Sentience, Silicon, and Machine Others

Parts of this article are based on my own work published in the journal Ethics and Information Technology. See here.

What is it about entities that makes them worthy of moral concern? Why can I throw my phone against the wall but not my cat? Intuitively it seems plausible that for something to be genuinely deserving of moral concern it should be able to have affective states: specifically, it should have the capacity to suffer. This tracks the intuition that we do not accord sticks, stones, and shovels any kind of moral concern, but we do extend such consideration to cats, cows and (perhaps) caterpillars. However, it is not my intention to convince you that we should extend our moral circle to include non-human animals (or go through the reasons for doing so), as I take this for granted. Should you not be fully convinced, I invite you head over to the blog of a good friend of mine, where he provides a good overview of this “issue”. Suffice it to say, non-human animals are deserving of moral concern. How far down the phylogenetic tree this concern should extend, however, is contested. Consider: are mollusks deserving of moral concern? What about trees? (See here for a blog dedicated to this issue.) This, to my mind, does not necessarily complicate the claim that non-human entities are worthy of moral concern. However, might (sufficiently complex) machines also enter into this domain of moral concern? To show how this might be the case this I will first outline the most intuitive presupposition of moral concern more generally: that only biological entities are worthy of such ascriptions.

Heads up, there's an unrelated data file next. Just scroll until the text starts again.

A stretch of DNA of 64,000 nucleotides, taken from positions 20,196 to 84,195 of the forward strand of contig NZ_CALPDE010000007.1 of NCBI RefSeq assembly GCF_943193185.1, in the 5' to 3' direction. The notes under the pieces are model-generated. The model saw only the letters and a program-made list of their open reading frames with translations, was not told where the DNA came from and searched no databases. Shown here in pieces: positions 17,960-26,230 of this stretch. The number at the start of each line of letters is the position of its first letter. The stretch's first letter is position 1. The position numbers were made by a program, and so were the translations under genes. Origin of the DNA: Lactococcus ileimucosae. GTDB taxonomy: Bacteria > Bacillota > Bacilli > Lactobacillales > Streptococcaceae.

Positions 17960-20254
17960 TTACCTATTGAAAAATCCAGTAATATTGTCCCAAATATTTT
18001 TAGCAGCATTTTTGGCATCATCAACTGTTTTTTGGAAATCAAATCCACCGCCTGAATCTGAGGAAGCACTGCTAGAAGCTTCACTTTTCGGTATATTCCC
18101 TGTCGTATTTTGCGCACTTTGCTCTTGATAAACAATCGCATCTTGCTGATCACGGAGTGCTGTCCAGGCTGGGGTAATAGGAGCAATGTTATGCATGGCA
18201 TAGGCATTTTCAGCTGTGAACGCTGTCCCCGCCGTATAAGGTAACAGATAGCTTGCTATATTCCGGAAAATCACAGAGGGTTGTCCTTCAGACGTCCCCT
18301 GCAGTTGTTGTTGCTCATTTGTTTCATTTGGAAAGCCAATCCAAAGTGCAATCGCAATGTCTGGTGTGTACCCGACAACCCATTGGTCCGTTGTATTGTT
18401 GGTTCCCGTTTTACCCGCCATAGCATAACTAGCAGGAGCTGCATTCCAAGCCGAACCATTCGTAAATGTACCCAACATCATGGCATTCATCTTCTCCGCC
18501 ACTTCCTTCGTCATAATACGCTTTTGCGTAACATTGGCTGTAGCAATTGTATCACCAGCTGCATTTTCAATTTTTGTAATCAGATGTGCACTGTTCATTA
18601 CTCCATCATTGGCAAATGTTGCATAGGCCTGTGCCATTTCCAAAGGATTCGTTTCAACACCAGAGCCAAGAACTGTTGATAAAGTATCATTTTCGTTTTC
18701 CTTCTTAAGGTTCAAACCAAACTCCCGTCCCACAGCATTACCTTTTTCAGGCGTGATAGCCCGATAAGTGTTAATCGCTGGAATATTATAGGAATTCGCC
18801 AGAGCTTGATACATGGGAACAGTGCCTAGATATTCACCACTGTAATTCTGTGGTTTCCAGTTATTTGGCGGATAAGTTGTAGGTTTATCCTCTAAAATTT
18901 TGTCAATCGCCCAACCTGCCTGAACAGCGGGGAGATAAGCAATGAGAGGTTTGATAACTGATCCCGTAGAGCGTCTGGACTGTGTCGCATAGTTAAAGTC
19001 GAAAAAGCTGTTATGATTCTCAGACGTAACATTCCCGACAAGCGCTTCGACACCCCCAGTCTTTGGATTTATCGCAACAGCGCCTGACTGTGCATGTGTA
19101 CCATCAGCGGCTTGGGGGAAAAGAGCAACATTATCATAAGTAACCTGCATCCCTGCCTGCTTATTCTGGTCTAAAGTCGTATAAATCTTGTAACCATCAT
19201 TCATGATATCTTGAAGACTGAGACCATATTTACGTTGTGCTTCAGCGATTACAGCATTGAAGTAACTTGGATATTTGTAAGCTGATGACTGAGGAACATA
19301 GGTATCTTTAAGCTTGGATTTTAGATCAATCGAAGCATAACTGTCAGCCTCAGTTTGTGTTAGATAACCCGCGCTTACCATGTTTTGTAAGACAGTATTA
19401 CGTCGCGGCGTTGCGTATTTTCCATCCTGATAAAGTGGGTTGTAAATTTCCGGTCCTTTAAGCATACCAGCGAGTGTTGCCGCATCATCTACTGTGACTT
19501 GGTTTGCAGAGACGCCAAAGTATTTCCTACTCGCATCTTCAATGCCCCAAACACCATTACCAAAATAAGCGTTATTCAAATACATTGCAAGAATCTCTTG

While I am sure many of you agree that non-human animals are worthy of concern, it seems there is a clear demarcation between living beings and artifacts. No matter whether we are talking about mollusks or trees, what binds these entities is that they are biologically alive. This set of biologically alive entities is clearly distinct from the world of “mere” artifacts. While we might have strange attachments to things like cars, cellphones and hardcover books, we still know, deep down, that should any of them perish in a fire, while this would make us sad, the artifacts themselves would not suffer one iota. Merely positing “biology”, however, hardly seems like a sufficient reason (at least on its own) to ground the potential for moral concern. In effect, what I hope to do is outline why such biological chauvinism is philosophically dubious, for both conceptual and epistemic reasons.